Proud son Andrew York gives tours
By Morgan Simmons
PALL MALL, Tenn. - On a hot summer day, a couple from Kentucky pull off U.S. Highway 127 to visit the home of Alvin C. York, the decorated World War I hero who single-handedly captured 132 prisoners in a famous firefight against the German Army in France.
Before leaving, the couple ask if they can have their picture taken with their tour guide, a tall, broad-shouldered man who bears a striking resemblance to the black-and-white photographs of his father hanging on the wall.
For the past 14 years, Andrew York, the 79-year-old son of Alvin C. York and his wife, Gracie, have been giving tours of the family home in Pall Mall, where the Wolf River flows off the Cumberland Plateau.
The house, as well as the nearby grist mill and post office/general store, are part of Sgt. Alvin C. York State Historic Park. When Andrew York goes to work, he wears a ranger's uniform.
The tour begins in the living room. A World War I German helmet rests on the mantle over the fireplace, and there's an upright piano against the wall. The house is two stories, with 10-foot ceilings and five bedrooms. The state of Tennessee built it for Sgt. York in 1922, three years after he returned from the war. The Yorks had 10 children, three of whom died at early ages. Born in 1930, Andrew York was the couple's fifth child. He was 34 years old when his father passed away Sept. 2, 1964, at age 76.
"I was born in this house," Andrew York said. "We were all born here. Everything is like it was when we were growing up - the original carpet, the wallpaper, even the pictures hanging in the same location on the walls."
He isn't the only family member who works at the state historic site. There's also Margaret York, Sgt. York's daughter-in-law, and Cletis York, York's nephew. The house didn't have running water or electricity until 1946. There are kerosene lamps in some of the rooms, as well as the homemade wooden crib Andrew York and his siblings slept in as babies. In one of the upstairs bedrooms is a jar containing Sgt. York's gall bladder, which he had removed in 1935. Andrew York remembers his father as strict, but loving.
"I never saw him mad, and I never saw him talk about the war," he said. "We always had a house full of people. They'd come all the way from London to take his picture. He was always polite, but he dismissed all talk about the war."
York's bedroom is on the first floor, the first room to the right. In 1954, after suffering a stroke, he received a state-of-the-art electric hospital bed from Buford Ellington, governor of Tennessee. The bed is still in the bedroom, along with York's wheelchair.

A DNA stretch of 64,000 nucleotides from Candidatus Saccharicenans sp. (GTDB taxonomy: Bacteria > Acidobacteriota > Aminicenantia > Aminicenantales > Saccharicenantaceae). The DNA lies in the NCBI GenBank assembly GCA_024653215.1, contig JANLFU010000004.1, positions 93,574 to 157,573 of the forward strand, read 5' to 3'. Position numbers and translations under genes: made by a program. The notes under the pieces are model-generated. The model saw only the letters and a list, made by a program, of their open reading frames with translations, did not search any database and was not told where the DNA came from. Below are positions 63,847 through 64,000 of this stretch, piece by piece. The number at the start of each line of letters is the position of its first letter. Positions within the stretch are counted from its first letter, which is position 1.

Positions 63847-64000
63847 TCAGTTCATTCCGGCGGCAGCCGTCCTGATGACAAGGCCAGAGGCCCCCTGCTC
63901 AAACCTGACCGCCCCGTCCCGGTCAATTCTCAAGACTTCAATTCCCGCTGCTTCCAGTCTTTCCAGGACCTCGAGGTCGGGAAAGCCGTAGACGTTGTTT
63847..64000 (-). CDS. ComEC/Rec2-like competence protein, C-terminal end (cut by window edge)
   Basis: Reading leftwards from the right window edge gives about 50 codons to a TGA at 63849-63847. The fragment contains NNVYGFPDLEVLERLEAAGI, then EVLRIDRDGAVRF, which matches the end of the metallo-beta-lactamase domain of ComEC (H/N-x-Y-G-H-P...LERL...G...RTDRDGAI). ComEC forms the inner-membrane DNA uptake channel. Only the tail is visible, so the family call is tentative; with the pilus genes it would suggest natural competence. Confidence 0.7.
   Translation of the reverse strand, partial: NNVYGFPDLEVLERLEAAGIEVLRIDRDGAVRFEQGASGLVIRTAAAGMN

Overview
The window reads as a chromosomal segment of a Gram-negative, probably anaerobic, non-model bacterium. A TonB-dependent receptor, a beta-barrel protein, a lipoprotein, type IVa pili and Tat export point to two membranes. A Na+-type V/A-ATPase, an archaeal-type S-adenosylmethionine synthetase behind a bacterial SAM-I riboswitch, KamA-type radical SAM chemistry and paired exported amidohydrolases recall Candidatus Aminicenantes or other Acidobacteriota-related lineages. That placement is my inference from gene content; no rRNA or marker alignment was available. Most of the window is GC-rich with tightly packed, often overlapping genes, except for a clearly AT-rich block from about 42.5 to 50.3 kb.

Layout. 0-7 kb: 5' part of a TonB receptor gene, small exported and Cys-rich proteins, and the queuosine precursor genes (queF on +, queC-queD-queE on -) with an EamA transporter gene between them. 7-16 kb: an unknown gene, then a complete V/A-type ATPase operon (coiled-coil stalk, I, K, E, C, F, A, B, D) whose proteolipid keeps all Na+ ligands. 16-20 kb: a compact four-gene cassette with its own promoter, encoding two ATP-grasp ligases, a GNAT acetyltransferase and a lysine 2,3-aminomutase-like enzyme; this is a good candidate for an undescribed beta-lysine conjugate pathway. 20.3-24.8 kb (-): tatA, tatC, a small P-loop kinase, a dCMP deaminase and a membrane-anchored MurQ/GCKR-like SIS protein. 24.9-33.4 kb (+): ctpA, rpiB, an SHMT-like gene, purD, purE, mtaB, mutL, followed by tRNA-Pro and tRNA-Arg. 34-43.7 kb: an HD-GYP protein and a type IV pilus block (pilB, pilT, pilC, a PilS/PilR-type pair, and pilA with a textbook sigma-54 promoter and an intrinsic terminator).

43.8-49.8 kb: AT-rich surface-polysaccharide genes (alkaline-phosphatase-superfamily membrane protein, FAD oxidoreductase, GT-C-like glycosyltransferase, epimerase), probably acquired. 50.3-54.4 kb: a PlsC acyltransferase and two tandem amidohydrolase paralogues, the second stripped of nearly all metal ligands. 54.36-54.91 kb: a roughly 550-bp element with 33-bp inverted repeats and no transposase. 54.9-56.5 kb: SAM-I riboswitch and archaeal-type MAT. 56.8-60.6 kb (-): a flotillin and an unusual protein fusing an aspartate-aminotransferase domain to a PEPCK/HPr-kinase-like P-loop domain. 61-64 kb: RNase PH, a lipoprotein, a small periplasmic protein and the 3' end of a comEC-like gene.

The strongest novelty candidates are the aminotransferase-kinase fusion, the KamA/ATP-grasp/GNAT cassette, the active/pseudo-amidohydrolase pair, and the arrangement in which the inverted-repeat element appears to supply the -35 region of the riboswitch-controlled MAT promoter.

Born in a one-room log cabin in Pall Mall, York enlisted in the U.S. Army in 1917 at age 30. On Oct. 18, 1918, his company was heading toward the front line in the Argonne Forest of France when they came under withering fire from German machine guns. Armed with a 1903 Springfield rifle and a Colt .45 pistol, York systematically picked off a number of the machine gunners. When seven Germans charged him with fixed bayonets, he stood his ground and shot them, too.
When the German major offered a surrender in exchange for a cease-fire, York agreed, and found himself with some 132 prisoners. He received the Medal of Honor for his valor.
Andrew assures visitors his father was every bit as good a marksman as they've been led to believe.
"You could flush pigeons out the barn, and he'd hit them with a .22 rifle," he said.
A devout Christian, York is said to have spent two days and two nights praying his conscience on top of a cliff overlooking the Wolf River Valley before shipping off to Europe to fight.
Andrew York says this is true. He also says his father approved of the 1941 Oscar-winning film "Sergeant York," starring Gary Cooper.
Andrew York loves to tell visitors how his father threw a fit when he caught Gary Cooper smoking a cigarette on the Hollywood set.
"They had to shut down production until Gary Cooper apologized to Daddy," he said.
In 1942, York used his share of the proceeds from the movie to start a Bible school in Pall Mall. He built the first general store and post office in town, and worked tirelessly to raise money needed to establish the Alvin C. York Institute, a public high school in Jamestown, Tenn.
Andrew said his father could have been a millionaire if he had accepted all the offers that came his way.
"He wouldn't cash in on his fame," Andrew York said. "He used to say, 'Uncle Sam's uniform is not for sale.'"
Sgt. York was 43 when Andrew was born. At one time, the house was home to 11 people, including Andrew, his wife, and their two children. "This house has seen a lot of love and laughter," he said.
The Sgt. Alvin C. York State Historic Park is especially popular with school groups. Andrew York said he sometimes marvels at the fact that the remnants of his childhood are on public display and that his father's legacy lives on.
"It's hard to find heroes like him anymore." he said. "Daddy thought more of other people than he did of himself. That was the type of person he was."
The author, Morgan Simmons, may be reached at 865-342-6321.